About fifteen years ago, Aunt Patty scribbled her recipe for chicken wings on an index card and clutched it into my hands with the urgent instruction Don’t Lose This. The way she said it and the way those wings tasted, I figured it was some secret family recipe that went back generations. I didn’t lose the recipe, but I never made the wings either. Somehow I had a sense that this was one of those things that wouldn’t have tasted the same had anyone else attempted to cook them for me. The title of the recipe was “La Brea Tar Pit Chicken Wings” so named because they were dark, sticky, and gooey and I had pretty much forgotten about them until a few weeks ago when I was flipping through my Gourmet Cookbook in search of a dinner we could eat with our fingers in front of the Super Bowl. Turns out Patty’s wings hadn’t quite earned the secret family recipe status I had conferred upon them all these years, because they were! Right there on page 55! (And submitted by some imposter in Boston named Metta Miller! What??) I felt a little better when I finally read the recipe and saw how easy it was, how perfect it was for the kind of meal I craved that night: minimal hands-on time, and something that worked equally well with chocolate milk and Guinness.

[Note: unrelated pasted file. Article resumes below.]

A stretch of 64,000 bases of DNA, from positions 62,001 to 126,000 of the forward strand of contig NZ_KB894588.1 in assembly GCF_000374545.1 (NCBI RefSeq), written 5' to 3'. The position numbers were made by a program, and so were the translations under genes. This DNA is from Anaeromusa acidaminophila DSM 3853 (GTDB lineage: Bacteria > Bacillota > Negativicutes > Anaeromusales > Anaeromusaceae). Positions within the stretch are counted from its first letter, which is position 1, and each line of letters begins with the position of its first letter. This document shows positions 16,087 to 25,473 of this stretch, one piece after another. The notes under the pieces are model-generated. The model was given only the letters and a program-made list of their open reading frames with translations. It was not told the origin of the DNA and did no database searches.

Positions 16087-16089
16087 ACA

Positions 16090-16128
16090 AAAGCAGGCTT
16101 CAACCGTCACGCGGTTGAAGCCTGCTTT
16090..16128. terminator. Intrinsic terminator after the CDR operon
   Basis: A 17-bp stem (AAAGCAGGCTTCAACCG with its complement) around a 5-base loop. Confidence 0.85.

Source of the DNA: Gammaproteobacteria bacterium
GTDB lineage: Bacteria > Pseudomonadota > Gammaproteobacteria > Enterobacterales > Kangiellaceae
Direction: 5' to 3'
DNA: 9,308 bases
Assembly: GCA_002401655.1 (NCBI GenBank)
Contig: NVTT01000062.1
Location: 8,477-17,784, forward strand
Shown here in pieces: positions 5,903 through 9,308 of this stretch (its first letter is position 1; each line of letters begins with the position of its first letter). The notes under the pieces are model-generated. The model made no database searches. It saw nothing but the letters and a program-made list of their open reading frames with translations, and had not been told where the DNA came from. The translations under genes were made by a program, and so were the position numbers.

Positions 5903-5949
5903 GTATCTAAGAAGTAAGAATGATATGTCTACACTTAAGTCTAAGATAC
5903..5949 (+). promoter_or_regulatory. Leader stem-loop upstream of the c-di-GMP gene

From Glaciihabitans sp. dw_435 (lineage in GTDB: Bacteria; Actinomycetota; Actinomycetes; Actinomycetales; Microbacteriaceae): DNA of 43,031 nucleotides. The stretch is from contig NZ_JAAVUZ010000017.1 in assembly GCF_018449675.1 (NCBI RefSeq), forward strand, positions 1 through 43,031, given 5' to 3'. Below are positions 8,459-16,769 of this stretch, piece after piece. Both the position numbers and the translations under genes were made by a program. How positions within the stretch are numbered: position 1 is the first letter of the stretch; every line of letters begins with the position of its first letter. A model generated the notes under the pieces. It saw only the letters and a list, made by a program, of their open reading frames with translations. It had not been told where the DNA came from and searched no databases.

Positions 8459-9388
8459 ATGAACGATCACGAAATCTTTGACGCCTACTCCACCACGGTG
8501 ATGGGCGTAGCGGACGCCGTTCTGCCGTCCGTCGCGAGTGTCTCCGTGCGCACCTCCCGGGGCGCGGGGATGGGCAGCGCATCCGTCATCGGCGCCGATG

This is from The Gourmet Cookbook. It makes 48 wings, but for our Super Bowl dinner I halved it since it was only five of us. (The family plus Todd.) I added a few drumsticks to the mix, since Abby has never met a drumstick she didn’t propose to.
2 pounds chicken wings split at joint and wing tips or 8 drumsticks (or some combination of both)
1 cup soy sauce
1/2 cup dry red wine
1/2 cup plus 1 tablespoon sugar
1/4 teaspoon ground ginger
Put a rack in middle of oven and preheat oven to 400°F. Arrange wings in one layer in a roasting pan. Combine remaining ingredients in a small saucepan and heat over moderately low heat, stirring, until sugar is dissolved. Pour evenly over wings and drumsticks. Bake for 45 minutes. Turn chicken over and bake until sauce is thick and sticky, about 1 hour more. They are supposed to be dark and gooey, but start checking them at about 45 minutes so they don’t get more charred than you prefer.